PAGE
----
Xiao’s 2013 work, Cognitive Shape, was an amalgamation of over 1000 video clips sourced from Vimeo, YouTube and TV shows. Her present work at the Triennial, The Documentary: Geocentric Puncture, features glitchy prints held up with tripods, fore-fronted by archaic and hyperrealistic sculptures. Cited in Hans Ulrich Obrist’s tome, The Future Will Be…China, Xiao is fast becoming a name to watch.


Ed Atkins will remind you that you’re full of biology, a product of yucky processes that will never be as clean, slick, and perfect as the tech we live for. The Oxford-born artist was voted number 58 in the Dazed 100 last year, not long after his debut at the Serpentine, where his CGI avatar smoked, drank and chatted about an eyelash in his foreskin. Both “super-viciously artificial” and hyper-intimate, the work of this Slade School graduate obscures the line between the internal and external. Alongside his Triennial exposure, Atkins is currently showing Recent Oujja, his first solo exhibition in the Netherlands, on until the 31 May.


Shreyas Karle is here to help you combat your minor concerns and everyday troubles. “To Get Rid of Pimples, Stop Mirror Worship” and “Understanding Hairloss in 5 Steps” are just two works by the Mumbai-based artist that employ absurd irony and Buzzfeed-y wit, all through some really deft illustration.

Creating scenes that mock, challenge and poke fun at our quite dire contemporary condition, Karle wants audiences to participate in his attempts to navigate our contradictory reality – using collage, video and sculpture as a means to make sense of it all.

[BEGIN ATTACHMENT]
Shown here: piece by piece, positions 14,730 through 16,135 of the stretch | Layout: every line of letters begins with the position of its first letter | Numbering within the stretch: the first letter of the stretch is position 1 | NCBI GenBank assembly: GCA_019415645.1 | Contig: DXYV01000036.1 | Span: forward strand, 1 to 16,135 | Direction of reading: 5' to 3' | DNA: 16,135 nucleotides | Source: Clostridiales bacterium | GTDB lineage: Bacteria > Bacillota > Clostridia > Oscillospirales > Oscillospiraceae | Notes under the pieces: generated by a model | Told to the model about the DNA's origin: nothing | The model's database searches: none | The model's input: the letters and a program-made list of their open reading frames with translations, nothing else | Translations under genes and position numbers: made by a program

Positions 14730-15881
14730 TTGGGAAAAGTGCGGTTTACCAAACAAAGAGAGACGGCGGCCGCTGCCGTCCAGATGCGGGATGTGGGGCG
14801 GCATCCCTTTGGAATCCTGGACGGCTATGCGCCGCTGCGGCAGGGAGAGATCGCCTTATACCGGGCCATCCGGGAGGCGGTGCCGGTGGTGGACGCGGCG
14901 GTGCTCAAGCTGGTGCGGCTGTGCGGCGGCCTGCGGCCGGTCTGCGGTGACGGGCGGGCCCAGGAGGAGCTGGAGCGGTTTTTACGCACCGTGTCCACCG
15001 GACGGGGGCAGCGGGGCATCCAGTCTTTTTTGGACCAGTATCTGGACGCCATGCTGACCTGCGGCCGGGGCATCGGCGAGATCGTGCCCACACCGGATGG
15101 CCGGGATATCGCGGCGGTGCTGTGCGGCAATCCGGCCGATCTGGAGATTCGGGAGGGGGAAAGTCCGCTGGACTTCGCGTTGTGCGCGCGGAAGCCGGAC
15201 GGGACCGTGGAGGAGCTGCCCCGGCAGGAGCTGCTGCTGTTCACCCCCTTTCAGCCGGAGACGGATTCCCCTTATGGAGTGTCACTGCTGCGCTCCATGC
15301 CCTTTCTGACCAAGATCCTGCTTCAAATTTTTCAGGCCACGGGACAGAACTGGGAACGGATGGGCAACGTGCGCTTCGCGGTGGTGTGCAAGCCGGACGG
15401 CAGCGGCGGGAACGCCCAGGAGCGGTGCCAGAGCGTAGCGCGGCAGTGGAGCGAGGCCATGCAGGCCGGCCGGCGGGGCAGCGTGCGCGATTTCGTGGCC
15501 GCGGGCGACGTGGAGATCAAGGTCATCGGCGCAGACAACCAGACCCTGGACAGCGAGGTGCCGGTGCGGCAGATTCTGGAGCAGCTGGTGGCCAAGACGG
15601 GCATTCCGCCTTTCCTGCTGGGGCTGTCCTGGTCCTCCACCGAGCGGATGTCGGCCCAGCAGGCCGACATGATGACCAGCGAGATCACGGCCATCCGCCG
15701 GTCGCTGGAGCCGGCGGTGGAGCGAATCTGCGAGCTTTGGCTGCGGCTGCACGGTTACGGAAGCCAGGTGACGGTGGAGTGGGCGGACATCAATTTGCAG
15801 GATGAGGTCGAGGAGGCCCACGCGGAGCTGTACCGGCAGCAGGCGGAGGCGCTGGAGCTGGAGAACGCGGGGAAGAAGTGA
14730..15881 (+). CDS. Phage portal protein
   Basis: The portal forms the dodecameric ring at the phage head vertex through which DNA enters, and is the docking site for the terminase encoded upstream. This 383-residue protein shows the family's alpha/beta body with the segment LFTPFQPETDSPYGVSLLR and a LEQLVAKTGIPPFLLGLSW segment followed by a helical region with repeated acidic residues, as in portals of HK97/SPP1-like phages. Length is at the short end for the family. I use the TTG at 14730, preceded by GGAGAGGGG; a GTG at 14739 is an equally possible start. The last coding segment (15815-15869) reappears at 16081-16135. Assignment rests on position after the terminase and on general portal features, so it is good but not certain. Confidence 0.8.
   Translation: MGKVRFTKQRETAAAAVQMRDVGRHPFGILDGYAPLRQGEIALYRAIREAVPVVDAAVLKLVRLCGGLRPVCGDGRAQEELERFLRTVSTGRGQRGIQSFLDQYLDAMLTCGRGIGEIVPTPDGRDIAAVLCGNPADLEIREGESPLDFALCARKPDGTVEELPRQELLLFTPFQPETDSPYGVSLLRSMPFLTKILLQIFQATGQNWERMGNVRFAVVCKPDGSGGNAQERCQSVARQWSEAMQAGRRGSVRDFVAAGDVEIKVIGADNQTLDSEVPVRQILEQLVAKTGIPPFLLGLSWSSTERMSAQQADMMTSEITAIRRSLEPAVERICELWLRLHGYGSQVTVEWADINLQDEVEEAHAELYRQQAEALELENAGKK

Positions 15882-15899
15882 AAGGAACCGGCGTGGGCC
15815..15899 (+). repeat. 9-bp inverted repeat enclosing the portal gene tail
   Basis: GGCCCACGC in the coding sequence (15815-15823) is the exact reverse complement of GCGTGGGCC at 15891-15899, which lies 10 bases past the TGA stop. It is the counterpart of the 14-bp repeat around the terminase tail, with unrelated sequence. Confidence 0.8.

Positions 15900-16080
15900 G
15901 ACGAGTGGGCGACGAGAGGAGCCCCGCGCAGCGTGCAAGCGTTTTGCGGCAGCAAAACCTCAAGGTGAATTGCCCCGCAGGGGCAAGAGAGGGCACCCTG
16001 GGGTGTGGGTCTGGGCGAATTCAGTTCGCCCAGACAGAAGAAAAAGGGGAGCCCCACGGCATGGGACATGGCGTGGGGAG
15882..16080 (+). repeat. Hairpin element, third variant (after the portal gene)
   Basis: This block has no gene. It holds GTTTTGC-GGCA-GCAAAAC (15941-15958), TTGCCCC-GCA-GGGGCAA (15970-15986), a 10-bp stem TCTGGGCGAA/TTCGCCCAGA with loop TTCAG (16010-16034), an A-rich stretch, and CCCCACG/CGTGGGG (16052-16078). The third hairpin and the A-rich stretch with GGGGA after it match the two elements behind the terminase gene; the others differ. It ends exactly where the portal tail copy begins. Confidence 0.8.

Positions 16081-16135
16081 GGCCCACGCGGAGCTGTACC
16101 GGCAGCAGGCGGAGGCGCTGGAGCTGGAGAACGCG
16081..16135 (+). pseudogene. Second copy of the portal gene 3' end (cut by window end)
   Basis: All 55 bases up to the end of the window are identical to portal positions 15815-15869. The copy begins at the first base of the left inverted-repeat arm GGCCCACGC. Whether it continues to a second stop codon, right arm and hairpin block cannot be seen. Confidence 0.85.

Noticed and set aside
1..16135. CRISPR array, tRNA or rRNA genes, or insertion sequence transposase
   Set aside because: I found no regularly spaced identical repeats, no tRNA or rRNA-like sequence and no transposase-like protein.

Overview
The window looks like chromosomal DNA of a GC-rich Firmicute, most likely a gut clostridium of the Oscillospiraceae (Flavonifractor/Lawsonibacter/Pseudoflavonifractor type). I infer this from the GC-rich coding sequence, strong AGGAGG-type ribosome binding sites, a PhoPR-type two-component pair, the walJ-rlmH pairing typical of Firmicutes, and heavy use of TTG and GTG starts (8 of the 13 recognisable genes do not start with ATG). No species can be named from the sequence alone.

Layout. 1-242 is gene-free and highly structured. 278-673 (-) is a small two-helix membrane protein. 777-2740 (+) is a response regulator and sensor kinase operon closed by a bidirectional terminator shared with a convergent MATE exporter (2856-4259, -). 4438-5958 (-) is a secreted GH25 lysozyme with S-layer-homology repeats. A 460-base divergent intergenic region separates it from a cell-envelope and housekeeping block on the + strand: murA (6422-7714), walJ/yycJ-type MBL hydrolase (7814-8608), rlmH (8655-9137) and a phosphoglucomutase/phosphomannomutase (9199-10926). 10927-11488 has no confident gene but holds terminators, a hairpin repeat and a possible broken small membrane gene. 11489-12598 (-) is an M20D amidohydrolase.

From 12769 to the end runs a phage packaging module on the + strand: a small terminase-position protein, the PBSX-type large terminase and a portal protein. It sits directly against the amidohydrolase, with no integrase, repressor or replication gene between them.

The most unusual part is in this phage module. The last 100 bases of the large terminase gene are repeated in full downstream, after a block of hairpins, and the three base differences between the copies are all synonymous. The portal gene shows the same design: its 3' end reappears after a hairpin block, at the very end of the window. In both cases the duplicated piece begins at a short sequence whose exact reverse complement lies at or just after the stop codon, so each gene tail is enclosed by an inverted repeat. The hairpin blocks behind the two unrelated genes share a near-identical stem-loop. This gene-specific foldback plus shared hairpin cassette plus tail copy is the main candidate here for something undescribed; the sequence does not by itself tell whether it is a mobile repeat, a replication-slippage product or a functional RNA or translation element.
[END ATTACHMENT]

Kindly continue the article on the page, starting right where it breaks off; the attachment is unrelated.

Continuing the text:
At the core of Kia Henda’s work is Angola. Unpicking its complexity and beauty with his camera, the Luanda-born artist uncovers hidden stories that challenge the harmful ideologies framing perceptions of Africa. Growing up in a house full of photographers, Kia Henda quickly honed his skills as a spectator sensitive to the ironies and humour of everyday life. Determined and utterly fearless, the artist is building narratives that history tomes often omit.


Kukama once confessed that her foray into performance art was a means to bypass the crazy price of art supplies. It turns out that whilst also saving some coins, the Johannesburg-based artist manages to fashion some astonishing stories. Favouring the ethereal and the fleeting, Kukama’s short-lived performances experiment with speculative realities, obscuring the norms and structures we take for granted. Employing sound installation, video and text, her work usually inhabits public spheres, although her performances are known to equally command the stern constructs of gallery spaces.


At just 26, Luke Willis Thompson bagged the Walters Prize in 2014 – one of the most acclaimed art prizes in his native Australia. Questioning social hierarchies, race and class, the installation and performance artist confronts tricky issues head on, keen to bring forward topics that the art world still has some trouble approaching. Thompson will be performing a piece at the Triennial twice everyday, following one of his collaborators across routes in New York along side gallery visitors. Exploring of the city’s cold-blooded tendencies, the tours aim to further uncover the constant and grave aggression wielded against black men.


Aslı Çavuşoğlu once made a rap song splicing together words censored in Turkish media. In 2012, as part Frieze Projects, she employed actors and a legit crime drama crew to stage Murder in Three Acts, a real-time performance where the exhibition space doubled up as a crime scene. Ultimately, it’s fair to say that the canvas is totally unqualified to house her far-out ideas. Pursuing her practice in Istanbul, Çavuşoğlu’s work is all about the significance of objects beyond their immediate meanings and the varied stories that they can tell.